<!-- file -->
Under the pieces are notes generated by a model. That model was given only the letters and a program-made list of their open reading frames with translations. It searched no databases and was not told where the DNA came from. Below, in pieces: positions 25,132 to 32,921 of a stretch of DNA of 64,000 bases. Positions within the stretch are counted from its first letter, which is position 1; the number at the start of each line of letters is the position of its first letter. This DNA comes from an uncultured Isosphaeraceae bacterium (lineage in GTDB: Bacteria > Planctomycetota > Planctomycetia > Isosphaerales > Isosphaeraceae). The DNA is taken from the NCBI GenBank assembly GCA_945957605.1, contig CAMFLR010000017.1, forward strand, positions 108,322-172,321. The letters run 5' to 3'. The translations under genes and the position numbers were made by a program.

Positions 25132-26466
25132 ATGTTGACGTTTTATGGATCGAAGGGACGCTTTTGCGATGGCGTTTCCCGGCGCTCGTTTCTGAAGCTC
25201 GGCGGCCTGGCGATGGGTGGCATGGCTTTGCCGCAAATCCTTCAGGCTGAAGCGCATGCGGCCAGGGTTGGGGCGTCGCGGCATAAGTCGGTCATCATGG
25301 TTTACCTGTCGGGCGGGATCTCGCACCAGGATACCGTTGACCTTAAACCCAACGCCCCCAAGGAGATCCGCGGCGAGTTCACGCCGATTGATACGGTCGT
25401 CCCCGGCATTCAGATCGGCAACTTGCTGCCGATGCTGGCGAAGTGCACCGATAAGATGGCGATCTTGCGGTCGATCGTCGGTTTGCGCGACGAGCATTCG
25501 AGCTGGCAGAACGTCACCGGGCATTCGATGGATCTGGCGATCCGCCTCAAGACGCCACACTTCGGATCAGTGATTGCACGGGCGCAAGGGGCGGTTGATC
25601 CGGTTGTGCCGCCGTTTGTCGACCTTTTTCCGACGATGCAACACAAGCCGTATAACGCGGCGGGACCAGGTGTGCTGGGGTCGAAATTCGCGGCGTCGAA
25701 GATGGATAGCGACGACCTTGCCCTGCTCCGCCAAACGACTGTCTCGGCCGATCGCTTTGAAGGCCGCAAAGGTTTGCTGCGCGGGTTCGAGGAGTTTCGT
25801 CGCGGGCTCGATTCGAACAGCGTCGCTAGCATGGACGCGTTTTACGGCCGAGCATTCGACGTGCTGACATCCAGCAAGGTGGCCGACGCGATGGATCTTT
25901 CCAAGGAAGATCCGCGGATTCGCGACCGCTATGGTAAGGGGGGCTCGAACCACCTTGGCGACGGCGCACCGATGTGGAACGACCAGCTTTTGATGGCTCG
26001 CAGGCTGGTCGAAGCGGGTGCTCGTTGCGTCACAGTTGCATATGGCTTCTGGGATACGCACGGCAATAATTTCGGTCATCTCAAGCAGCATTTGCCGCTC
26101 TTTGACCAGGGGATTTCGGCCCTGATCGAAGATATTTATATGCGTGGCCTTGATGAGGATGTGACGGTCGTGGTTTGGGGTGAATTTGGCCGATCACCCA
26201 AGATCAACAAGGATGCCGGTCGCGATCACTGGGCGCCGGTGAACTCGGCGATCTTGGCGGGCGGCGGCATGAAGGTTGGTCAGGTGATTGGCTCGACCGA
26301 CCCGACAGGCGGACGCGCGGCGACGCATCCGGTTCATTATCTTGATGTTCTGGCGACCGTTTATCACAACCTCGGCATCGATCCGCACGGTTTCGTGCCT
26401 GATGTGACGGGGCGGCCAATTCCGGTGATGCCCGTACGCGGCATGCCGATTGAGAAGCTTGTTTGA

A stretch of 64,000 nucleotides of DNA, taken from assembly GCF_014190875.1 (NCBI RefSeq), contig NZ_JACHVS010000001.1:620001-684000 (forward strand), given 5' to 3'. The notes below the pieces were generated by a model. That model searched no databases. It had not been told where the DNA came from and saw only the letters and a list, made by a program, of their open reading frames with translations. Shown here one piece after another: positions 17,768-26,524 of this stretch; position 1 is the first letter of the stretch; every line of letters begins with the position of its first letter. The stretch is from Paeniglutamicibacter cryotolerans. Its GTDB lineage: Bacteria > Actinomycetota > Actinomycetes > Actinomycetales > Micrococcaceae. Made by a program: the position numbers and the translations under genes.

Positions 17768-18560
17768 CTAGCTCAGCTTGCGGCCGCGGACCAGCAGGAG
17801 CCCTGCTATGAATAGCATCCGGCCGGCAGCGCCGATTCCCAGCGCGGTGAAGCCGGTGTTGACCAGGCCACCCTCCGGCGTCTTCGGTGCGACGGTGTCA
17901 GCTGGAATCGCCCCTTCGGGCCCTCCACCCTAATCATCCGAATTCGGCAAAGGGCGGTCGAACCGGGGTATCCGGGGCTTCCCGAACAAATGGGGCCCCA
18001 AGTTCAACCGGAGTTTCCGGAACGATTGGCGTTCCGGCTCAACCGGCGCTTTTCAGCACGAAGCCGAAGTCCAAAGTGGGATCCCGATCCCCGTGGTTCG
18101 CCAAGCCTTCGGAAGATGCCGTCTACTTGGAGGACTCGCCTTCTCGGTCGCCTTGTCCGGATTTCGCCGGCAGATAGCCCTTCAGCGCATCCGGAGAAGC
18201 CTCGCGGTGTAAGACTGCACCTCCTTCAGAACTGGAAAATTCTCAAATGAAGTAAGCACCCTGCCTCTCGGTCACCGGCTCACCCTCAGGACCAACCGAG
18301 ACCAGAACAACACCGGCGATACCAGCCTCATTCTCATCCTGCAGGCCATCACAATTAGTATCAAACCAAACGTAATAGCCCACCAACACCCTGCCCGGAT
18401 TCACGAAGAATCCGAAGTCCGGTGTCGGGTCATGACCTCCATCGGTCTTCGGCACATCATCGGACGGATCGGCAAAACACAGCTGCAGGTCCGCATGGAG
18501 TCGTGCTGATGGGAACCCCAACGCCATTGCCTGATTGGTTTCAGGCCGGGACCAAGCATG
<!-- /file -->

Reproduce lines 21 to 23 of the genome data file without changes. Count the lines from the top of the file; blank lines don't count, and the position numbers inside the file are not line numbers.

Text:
17901 GCTGGAATCGCCCCTTCGGGCCCTCCACCCTAATCATCCGAATTCGGCAAAGGGCGGTCGAACCGGGGTATCCGGGGCTTCCCGAACAAATGGGGCCCCA
18001 AGTTCAACCGGAGTTTCCGGAACGATTGGCGTTCCGGCTCAACCGGCGCTTTTCAGCACGAAGCCGAAGTCCAAAGTGGGATCCCGATCCCCGTGGTTCG
18101 CCAAGCCTTCGGAAGATGCCGTCTACTTGGAGGACTCGCCTTCTCGGTCGCCTTGTCCGGATTTCGCCGGCAGATAGCCCTTCAGCGCATCCGGAGAAGC